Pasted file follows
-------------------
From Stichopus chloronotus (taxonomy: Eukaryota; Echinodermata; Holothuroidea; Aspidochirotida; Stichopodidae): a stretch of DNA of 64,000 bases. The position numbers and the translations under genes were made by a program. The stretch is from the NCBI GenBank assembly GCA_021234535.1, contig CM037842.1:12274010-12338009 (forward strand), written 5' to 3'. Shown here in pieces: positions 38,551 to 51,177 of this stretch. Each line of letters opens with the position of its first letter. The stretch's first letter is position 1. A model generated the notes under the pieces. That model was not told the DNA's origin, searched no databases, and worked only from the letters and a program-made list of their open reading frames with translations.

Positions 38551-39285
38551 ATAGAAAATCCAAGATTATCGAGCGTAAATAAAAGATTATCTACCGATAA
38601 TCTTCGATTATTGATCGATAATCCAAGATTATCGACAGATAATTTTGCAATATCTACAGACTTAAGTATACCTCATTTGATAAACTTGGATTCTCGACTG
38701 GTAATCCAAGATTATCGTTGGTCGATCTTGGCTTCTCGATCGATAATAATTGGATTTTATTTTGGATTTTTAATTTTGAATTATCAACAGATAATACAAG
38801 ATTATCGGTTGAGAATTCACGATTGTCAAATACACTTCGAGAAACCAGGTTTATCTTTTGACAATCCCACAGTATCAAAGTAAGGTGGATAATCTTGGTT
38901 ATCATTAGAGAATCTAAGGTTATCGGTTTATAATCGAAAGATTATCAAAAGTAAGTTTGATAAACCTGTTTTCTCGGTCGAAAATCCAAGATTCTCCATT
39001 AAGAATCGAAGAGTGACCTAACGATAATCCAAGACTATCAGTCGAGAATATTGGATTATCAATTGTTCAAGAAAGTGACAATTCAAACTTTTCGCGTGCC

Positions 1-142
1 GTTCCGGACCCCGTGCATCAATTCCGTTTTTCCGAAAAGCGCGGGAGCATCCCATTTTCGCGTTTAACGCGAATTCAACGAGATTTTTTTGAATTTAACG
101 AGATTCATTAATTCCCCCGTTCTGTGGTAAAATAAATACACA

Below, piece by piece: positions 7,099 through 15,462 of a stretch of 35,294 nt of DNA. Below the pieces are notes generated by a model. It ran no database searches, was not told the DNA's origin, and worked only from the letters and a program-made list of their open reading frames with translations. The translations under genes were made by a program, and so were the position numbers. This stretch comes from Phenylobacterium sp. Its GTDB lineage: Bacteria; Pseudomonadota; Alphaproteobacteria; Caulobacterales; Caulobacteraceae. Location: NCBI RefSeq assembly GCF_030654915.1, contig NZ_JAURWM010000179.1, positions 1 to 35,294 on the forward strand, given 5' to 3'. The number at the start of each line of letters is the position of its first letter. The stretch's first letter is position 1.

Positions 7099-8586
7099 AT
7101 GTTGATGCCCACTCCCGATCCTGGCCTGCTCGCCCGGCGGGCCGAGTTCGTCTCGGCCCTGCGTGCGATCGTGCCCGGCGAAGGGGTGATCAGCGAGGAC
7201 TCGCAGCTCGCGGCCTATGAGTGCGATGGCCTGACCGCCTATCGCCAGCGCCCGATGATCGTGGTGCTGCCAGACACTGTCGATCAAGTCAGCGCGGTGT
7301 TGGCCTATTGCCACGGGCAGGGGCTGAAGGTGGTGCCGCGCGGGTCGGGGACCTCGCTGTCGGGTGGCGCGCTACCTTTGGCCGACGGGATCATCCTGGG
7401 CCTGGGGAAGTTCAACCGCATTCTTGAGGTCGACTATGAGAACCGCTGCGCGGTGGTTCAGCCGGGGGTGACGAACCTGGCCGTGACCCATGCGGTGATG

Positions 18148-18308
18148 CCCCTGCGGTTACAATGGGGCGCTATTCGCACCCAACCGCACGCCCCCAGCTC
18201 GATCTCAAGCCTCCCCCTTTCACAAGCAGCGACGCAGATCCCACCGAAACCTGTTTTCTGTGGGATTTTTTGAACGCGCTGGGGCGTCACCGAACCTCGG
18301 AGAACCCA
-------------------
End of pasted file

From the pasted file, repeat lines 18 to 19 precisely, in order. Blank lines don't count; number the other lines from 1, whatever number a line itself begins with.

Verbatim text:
7401 CCTGGGGAAGTTCAACCGCATTCTTGAGGTCGACTATGAGAACCGCTGCGCGGTGGTTCAGCCGGGGGTGACGAACCTGGCCGTGACCCATGCGGTGATG

Positions 18148-18308